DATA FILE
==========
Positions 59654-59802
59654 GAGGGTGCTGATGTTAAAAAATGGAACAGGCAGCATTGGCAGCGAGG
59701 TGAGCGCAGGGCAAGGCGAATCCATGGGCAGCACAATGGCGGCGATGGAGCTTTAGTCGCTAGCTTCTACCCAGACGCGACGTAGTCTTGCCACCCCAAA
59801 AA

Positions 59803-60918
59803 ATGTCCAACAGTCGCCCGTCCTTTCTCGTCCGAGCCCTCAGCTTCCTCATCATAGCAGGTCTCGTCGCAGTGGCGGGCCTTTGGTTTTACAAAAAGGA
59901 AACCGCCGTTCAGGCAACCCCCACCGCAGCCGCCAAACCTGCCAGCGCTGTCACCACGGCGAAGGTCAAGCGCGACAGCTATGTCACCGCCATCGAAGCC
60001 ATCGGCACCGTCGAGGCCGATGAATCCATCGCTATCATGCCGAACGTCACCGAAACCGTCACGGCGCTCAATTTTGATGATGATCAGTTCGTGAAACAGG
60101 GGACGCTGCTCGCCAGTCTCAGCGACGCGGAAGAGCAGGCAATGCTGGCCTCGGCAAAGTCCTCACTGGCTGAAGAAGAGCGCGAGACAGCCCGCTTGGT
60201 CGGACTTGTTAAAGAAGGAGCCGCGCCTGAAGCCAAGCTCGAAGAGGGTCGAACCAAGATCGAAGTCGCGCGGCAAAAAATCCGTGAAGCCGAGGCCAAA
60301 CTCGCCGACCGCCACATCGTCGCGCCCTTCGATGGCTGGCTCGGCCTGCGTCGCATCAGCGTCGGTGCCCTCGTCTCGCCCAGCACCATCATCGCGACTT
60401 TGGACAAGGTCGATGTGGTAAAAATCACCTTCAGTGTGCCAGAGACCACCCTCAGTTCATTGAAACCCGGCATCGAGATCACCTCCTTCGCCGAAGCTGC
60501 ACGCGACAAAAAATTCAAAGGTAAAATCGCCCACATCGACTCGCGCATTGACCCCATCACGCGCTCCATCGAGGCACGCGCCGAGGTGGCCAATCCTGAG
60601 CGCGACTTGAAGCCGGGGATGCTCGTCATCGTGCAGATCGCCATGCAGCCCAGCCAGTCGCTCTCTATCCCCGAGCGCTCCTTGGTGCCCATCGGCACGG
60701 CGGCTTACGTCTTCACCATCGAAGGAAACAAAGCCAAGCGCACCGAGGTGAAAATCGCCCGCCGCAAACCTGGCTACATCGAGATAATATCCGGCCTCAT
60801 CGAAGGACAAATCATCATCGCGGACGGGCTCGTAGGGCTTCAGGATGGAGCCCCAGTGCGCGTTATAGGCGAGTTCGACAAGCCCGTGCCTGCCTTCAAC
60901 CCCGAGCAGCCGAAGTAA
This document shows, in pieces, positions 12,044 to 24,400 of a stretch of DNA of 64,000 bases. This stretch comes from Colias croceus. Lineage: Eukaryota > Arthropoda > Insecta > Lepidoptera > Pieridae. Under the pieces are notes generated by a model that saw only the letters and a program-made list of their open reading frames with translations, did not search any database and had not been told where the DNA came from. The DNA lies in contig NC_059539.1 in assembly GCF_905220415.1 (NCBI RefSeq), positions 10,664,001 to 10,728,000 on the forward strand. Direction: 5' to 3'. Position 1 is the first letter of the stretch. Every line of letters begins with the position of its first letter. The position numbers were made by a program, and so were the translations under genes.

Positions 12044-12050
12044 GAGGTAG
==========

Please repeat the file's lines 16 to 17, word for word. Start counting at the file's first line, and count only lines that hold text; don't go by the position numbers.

60801 CGAAGGACAAATCATCATCGCGGACGGGCTCGTAGGGCTTCAGGATGGAGCCCCAGTGCGCGTTATAGGCGAGTTCGACAAGCCCGTGCCTGCCTTCAAC
60901 CCCGAGCAGCCGAAGTAA